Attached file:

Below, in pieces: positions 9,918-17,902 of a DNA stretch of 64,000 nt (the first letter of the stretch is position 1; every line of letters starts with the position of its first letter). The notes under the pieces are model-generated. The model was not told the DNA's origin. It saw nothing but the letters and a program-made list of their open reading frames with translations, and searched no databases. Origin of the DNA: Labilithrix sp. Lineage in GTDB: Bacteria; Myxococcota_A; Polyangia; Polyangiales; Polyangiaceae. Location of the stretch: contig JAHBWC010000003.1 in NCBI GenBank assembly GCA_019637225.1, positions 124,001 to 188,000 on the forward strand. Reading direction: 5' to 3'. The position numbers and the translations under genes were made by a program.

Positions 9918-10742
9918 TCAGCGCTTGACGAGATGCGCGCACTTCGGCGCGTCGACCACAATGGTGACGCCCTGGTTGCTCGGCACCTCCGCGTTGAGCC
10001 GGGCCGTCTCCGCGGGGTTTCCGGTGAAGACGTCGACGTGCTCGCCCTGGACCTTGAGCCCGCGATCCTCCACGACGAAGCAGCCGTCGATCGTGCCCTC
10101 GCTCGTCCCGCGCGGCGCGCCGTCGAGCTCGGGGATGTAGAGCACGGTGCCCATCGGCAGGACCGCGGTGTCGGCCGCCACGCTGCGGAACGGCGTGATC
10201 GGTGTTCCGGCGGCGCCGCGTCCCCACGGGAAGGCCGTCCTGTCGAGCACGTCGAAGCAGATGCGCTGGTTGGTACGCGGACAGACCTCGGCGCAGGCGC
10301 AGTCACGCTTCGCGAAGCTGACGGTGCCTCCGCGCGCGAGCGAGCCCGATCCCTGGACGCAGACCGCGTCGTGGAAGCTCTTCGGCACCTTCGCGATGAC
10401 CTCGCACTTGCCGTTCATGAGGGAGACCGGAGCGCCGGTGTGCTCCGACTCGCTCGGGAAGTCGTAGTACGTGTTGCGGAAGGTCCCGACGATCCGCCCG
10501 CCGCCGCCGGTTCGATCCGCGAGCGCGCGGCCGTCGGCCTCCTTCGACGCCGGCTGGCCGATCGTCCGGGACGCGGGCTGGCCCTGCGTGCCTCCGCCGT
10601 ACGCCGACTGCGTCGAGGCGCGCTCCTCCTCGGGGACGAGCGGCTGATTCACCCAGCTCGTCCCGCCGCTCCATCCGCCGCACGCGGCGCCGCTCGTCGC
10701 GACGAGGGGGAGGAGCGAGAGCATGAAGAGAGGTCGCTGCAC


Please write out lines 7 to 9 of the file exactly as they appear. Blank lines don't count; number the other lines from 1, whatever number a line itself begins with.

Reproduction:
10301 AGTCACGCTTCGCGAAGCTGACGGTGCCTCCGCGCGCGAGCGAGCCCGATCCCTGGACGCAGACCGCGTCGTGGAAGCTCTTCGGCACCTTCGCGATGAC
10401 CTCGCACTTGCCGTTCATGAGGGAGACCGGAGCGCCGGTGTGCTCCGACTCGCTCGGGAAGTCGTAGTACGTGTTGCGGAAGGTCCCGACGATCCGCCCG
10501 CCGCCGCCGGTTCGATCCGCGAGCGCGCGGCCGTCGGCCTCCTTCGACGCCGGCTGGCCGATCGTCCGGGACGCGGGCTGGCCCTGCGTGCCTCCGCCGT